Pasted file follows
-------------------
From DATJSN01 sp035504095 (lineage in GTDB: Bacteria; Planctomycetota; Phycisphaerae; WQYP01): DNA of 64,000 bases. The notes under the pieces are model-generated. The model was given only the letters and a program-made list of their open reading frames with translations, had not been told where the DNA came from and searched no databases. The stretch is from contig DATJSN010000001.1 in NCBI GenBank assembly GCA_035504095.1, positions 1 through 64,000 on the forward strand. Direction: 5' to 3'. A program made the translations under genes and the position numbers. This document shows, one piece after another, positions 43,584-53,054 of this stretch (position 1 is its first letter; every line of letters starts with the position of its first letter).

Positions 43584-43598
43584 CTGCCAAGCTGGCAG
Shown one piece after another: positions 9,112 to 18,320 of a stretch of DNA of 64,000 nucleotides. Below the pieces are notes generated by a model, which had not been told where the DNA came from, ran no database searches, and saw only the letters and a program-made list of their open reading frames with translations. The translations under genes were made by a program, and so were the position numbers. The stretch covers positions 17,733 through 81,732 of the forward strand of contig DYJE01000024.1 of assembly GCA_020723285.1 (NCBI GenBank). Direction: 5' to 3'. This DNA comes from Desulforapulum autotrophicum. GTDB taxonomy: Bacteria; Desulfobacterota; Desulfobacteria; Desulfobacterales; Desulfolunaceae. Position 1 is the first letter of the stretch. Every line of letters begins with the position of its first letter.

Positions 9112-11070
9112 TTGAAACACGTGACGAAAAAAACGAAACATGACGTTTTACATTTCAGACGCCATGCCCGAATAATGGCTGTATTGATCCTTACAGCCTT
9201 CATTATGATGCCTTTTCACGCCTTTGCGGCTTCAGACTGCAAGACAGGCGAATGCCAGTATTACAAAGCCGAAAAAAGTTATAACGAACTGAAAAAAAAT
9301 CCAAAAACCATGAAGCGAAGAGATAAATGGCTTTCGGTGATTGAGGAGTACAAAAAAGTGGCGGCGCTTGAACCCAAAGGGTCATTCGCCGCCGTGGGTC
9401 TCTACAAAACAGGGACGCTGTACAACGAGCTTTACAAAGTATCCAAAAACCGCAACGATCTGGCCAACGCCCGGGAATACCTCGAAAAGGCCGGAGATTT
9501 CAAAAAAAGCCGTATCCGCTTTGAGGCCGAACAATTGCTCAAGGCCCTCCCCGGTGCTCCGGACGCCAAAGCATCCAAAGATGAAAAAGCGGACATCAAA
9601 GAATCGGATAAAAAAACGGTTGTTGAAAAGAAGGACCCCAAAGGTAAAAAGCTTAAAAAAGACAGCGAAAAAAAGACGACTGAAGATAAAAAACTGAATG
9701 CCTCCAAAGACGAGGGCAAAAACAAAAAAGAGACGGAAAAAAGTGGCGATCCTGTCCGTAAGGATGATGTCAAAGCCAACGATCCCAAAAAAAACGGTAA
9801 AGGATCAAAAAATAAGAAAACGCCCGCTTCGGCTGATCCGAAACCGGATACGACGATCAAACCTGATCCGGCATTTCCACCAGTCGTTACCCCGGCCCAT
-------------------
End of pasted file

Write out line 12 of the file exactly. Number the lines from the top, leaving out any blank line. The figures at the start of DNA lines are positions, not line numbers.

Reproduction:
9701 CCTCCAAAGACGAGGGCAAAAACAAAAAAGAGACGGAAAAAAGTGGCGATCCTGTCCGTAAGGATGATGTCAAAGCCAACGATCCCAAAAAAAACGGTAA